What I Remember

By Matt A. Mayer

My six-months-pregnant wife and I were driving to work in Denver when the radio station first reported that a plane had crashed into the World Trade Center. “How do you hit a skyscraper?” I said. Shortly after getting to my office, my wife called to ask me if I had seen the second plane hitting the South Tower.

I ran to a television and watched in shock until both of our buildings closed due to the potential threat. With so many airplanes unaccounted for, the threat was everywhere and felt all too real.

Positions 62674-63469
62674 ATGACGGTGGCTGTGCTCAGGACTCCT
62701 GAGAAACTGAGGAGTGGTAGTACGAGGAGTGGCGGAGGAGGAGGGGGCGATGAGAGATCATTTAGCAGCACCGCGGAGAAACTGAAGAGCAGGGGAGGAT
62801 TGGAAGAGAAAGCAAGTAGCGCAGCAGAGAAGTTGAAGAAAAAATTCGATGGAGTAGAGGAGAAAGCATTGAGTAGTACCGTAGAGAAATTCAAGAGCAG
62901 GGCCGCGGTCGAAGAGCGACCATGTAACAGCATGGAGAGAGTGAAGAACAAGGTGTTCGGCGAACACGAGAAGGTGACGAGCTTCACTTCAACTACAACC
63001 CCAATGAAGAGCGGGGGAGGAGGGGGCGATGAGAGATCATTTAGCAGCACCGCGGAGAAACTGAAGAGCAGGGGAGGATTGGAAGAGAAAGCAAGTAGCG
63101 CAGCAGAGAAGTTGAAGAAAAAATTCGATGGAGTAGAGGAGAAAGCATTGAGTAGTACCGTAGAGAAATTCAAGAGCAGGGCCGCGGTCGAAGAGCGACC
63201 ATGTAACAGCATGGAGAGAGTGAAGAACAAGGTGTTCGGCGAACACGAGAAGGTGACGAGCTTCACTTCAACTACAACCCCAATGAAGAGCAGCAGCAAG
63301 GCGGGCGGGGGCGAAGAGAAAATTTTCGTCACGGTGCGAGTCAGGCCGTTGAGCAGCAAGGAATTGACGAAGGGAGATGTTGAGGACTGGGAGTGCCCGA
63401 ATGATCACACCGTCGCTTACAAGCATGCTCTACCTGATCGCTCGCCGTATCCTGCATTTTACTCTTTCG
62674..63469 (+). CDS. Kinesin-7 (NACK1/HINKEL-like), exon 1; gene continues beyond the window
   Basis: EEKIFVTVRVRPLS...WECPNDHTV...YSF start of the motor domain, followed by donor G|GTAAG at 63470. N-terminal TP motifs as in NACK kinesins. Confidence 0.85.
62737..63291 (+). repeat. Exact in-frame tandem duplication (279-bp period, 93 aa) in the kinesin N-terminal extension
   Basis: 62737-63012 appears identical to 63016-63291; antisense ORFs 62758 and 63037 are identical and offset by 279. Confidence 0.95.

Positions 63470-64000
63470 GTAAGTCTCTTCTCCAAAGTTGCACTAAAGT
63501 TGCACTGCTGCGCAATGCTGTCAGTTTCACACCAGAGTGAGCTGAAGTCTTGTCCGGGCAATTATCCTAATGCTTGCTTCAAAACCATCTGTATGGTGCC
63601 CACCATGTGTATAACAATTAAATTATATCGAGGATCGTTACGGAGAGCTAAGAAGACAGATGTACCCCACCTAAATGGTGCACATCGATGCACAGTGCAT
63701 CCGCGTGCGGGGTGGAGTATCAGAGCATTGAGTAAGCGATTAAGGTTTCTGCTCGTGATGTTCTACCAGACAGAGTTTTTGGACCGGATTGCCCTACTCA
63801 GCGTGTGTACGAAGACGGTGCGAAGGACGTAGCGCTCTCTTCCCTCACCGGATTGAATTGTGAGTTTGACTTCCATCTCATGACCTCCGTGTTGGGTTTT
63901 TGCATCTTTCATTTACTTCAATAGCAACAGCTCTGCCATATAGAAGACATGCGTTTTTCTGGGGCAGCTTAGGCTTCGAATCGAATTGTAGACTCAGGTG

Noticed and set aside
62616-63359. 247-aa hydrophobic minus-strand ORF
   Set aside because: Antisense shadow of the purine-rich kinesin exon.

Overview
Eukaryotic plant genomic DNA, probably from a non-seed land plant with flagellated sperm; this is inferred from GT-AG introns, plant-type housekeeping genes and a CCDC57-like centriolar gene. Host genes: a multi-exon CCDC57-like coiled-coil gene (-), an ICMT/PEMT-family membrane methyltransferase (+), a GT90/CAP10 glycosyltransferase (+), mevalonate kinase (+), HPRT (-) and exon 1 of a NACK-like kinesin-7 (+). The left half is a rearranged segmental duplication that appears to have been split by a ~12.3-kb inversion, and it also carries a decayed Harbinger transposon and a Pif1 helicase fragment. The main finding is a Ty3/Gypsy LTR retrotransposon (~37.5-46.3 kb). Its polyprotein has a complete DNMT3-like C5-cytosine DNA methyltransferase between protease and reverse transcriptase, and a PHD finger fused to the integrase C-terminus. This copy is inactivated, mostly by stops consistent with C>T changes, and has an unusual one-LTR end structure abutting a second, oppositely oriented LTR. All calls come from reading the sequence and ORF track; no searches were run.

Once we got home, we spent the rest of the day and night watching the coverage: gut-wrenching video from Ground Zero, the Pentagon, and Shanksville. I also vividly recall seeing video from the Middle East of people celebrating the attack. The emotions that streamed through me that day went from horror to sadness to anger to uncertainty.

Many questions would soon get answered.

As I went to bed, I knew America had been changed in a profound way — an America about to welcome our first child. What kind of country would it be for her? Certainly not the one I grew up in.

This article was written by Matt Mayer while he was President of the Buckeye Institute and originally appear on National Review.